Prevalence of mild cognitive impairment in an elderly community sample
The term “mild cognitive impairment” refers to cognitive deficits which exceed normal physiological aging processes, but do not fulfill the criteria for dementia. While recent studies indicate that the respective deficits can be reliably assessed, different diagnostic criteria have prevented a wide application of this diagnosis in clinical practice. The aims of the present study were (1) to assess the prevalence rates of four current diagnostic concepts and (2) to investigate mild cognitive impairment with respect to psychological and sociodemographic variables. Data from 202 probands recruited from the interdisciplinary longitudinal study on adult development were analyzed. On the time of examination, probands were between 60 to 64 years old and in a good health. The following prevalence rates were determined: 13.5% for age-associated memory impairment (AAMI), 6.5% for age-consistent memory impairment (ACMI), 1.5% for late-life forgetfulness (LLF), and 23.5% for aging-associated cognitive decline (AACD). Complaints of cognitive deficits were significantly correlated with higher scores on depression and neuroticism scales but with none of the neuropsychological measures. Reduced performance in neuropsychological tests was associated with a lower educational level and socioeconomic status. We conclude that the prevalence rates of mild cognitive impairment are highly dependant on the diagnostic criteria applied. In this respect the self-report of cognitive decline might be a less useful criteria. Longitudinal studies are warranted to further eludicate the predictive value of these diagnostic criteria.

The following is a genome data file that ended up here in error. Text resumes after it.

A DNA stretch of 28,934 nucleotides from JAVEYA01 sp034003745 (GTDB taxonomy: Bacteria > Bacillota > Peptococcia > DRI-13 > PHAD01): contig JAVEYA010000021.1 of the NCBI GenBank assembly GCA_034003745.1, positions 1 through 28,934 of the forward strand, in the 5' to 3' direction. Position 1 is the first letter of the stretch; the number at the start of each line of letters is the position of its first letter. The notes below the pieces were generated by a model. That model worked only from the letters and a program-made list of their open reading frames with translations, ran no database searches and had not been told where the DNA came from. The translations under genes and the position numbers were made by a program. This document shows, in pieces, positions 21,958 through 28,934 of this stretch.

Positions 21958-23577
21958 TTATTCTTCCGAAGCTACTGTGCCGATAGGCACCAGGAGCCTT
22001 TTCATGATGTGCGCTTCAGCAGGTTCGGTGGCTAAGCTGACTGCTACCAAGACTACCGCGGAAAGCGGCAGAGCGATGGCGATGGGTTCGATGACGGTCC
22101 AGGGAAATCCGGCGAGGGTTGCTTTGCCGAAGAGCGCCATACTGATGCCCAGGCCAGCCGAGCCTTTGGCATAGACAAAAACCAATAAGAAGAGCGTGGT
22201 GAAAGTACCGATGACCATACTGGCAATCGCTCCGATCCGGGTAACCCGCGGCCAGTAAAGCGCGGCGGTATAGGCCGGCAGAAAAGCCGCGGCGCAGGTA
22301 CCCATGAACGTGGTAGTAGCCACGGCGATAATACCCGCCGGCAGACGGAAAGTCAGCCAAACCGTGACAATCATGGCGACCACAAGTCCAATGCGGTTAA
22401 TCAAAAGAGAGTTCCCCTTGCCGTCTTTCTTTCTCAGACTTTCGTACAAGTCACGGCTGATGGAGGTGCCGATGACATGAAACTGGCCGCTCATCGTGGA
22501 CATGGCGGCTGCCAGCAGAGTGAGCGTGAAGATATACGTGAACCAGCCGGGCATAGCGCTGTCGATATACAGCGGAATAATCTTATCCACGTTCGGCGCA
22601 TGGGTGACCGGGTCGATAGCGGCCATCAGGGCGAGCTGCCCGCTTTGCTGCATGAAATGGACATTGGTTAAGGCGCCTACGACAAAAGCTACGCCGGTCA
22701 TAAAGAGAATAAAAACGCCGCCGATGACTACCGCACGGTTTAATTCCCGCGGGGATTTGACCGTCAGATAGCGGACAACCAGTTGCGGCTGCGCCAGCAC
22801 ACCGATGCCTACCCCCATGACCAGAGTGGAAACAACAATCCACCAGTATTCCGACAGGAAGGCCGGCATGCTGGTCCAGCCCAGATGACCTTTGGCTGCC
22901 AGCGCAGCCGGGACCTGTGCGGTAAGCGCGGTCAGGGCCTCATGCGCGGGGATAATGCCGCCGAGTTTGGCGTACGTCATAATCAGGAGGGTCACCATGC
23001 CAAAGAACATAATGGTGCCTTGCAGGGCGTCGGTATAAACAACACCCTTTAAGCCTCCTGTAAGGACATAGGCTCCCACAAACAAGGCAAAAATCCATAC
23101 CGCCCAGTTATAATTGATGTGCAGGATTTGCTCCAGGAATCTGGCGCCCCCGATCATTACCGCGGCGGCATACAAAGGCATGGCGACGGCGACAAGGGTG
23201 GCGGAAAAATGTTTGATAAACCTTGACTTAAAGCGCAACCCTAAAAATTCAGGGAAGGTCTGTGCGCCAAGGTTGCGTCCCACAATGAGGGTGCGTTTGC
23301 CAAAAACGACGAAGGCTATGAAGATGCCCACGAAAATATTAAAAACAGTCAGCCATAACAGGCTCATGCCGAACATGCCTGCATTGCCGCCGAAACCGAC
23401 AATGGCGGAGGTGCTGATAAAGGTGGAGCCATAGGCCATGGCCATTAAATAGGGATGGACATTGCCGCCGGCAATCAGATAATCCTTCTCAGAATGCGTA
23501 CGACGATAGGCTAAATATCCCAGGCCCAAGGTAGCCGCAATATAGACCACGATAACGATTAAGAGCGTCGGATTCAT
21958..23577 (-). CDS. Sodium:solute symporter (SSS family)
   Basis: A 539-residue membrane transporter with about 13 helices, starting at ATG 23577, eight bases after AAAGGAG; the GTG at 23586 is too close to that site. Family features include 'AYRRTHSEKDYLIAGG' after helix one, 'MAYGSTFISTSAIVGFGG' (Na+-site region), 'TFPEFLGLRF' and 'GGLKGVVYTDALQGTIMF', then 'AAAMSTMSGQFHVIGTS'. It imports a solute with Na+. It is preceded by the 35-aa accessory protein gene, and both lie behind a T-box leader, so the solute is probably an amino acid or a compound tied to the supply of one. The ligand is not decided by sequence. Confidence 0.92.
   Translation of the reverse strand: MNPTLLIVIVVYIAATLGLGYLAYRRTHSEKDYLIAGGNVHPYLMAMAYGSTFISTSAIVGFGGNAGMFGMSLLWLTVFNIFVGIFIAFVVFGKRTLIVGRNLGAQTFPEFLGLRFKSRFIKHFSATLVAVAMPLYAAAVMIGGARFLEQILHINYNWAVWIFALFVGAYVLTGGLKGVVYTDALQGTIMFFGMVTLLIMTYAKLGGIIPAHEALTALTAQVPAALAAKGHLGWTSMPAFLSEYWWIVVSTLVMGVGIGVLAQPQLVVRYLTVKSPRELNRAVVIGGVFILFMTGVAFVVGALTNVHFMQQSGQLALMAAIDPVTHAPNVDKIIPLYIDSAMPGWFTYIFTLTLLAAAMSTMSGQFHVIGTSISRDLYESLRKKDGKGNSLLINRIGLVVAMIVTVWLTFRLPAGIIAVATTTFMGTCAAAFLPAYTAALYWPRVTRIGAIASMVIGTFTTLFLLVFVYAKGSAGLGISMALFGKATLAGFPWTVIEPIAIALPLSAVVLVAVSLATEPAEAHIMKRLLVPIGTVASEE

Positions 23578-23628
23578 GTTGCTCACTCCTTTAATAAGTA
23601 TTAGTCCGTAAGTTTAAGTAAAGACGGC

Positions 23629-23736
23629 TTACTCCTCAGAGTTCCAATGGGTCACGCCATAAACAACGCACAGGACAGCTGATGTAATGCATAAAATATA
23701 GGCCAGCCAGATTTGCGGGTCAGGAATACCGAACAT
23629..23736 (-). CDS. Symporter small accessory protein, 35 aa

KeywordsMild Cognitive Impairment Cognitive Decline Neuropsychological Test Memory Complaint Cognitive Complaint
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